The sequence also, possibly, offers insight into Kali – number 8 – who we met briefly in the very first episode, but who has since been ignored. Presumably, she is the other girl in the rainbow room with El, whom Terry sees as she storms the Hawkins lab in pursuit of her young daughter. She is also, presumably, who El goes off in pursuit of at the end of the episode.
With Will’s ‘now memories’ telling him that Hopper is in mortal danger, the Byers gang turn to solving the mystery of Will’s drawings. Joyce turning to Bob, and letting him into the upside down part of her life, is lovely. Bob’s reaction to it – beautifully played by Sean Astin – is a moment of pure joy, though.
It’s exactly the kind of pure reaction that you’d expect from a child, and has now convinced me that Bob is exactly what he appears to be: a good guy. Joyce deserves Bob, they’re actually a lovely pair. He’s also great of pushing the plot along, and his puzzle solving skills quickly propel the group in pursuit of an ailing Hopper.
Their arrival at the pumpkin field is quickly followed by Doctor Owens and the Hawkins Power guys, who appear to have put two-and-two together and worked out that the field needs a good sweep with their flame-throwers. Bob, again, shines when they find Hopper’s car and attempt to effect a rescue – he is, like I hoped previously – stepping-up to aid Joyce. Oh, and the sharing of pleasantries with man he just saved is pure gold.
It’s Will’s reaction to the ‘weeding’ that is the big cliffhanger at the end. The seed for it has already been planted perhaps, with the whole ‘he likes it cold’ thing, but it implies a connection between the vines, the earth and the smoke monster that is inhabiting Will (this has also been foreshadowed in the lab with the soil). His screaming fit is another stark moment of horror, though, closing out an episode that’s traumatic from start to finish.
As befits the hump episode of the series, ‘Dig Dug’ has started providing answers to the mysteries this second series has set up. El now has a picture of her past, Hopper now knows the source of the blight, Max knows what’s weird about The Party, Dustin knows that keeping Dart – and keeping him secret from his friends – was a sensationally bad idea.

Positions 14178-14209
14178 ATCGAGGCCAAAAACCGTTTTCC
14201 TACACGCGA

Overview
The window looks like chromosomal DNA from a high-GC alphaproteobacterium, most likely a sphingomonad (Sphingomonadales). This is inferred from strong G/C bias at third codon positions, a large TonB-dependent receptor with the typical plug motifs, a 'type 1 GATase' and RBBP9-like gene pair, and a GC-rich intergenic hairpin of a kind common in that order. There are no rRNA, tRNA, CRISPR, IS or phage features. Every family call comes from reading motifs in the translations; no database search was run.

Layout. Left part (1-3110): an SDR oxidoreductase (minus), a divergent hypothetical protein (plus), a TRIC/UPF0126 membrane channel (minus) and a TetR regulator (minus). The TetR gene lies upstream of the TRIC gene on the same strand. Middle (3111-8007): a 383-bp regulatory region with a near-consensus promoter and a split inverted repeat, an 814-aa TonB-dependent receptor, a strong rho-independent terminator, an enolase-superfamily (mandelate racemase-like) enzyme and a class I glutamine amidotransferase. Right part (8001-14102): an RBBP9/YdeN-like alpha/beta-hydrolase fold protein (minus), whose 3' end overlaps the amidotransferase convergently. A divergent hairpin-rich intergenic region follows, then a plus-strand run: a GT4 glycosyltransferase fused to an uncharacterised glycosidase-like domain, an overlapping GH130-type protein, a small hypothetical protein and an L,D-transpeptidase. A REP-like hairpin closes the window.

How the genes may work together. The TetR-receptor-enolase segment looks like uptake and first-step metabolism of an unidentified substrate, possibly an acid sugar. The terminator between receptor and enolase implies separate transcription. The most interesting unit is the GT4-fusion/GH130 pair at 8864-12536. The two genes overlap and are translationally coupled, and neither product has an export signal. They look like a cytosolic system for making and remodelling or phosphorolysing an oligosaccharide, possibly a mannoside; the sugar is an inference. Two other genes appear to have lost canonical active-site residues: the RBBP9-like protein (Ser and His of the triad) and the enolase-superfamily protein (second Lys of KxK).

This instalment, essentially, is a very well handled splurge of exposition for a show that needed just that. There’s still plenty to be explained, though. What’s the deal with the reaction to heat? Has the smoke monster already crossed over from the Upside Down? When will the gang reunite? Will they? It’s all set up beautifully for the homeward leg.
- Seriously, does Mike and Nancy’s mom have a glass of wine in every shot she’s in? Yes, yes she does.
- The show playing on Terry’s TV when El first enters the house is Family Feud. The US version of Family Fortunes, or is it the other way around, it was hosted by Richard Dawson. He was married to ‘the British Marilyn Monroe’, Diana Dors, for seven years from 1959, was a regular cast member of Hogan’s Heroes in the 60s before appearing on game show The Match Game and hosting Feud between ’76-’85. He passed away, aged 79, in 2012.
- Murray’s thinking music is Billie Holliday’s No More, recorded in by the artist for Decca in 1944. Murray is playing it from his vinyl version of her 1956 Decca compilation LP The Lady Sings. By that time, however, Holliday had signed for the now-legendary jazz label Verve, which was originally created to provide a home for the Ella Fitzgerald by her manager Norman Granz.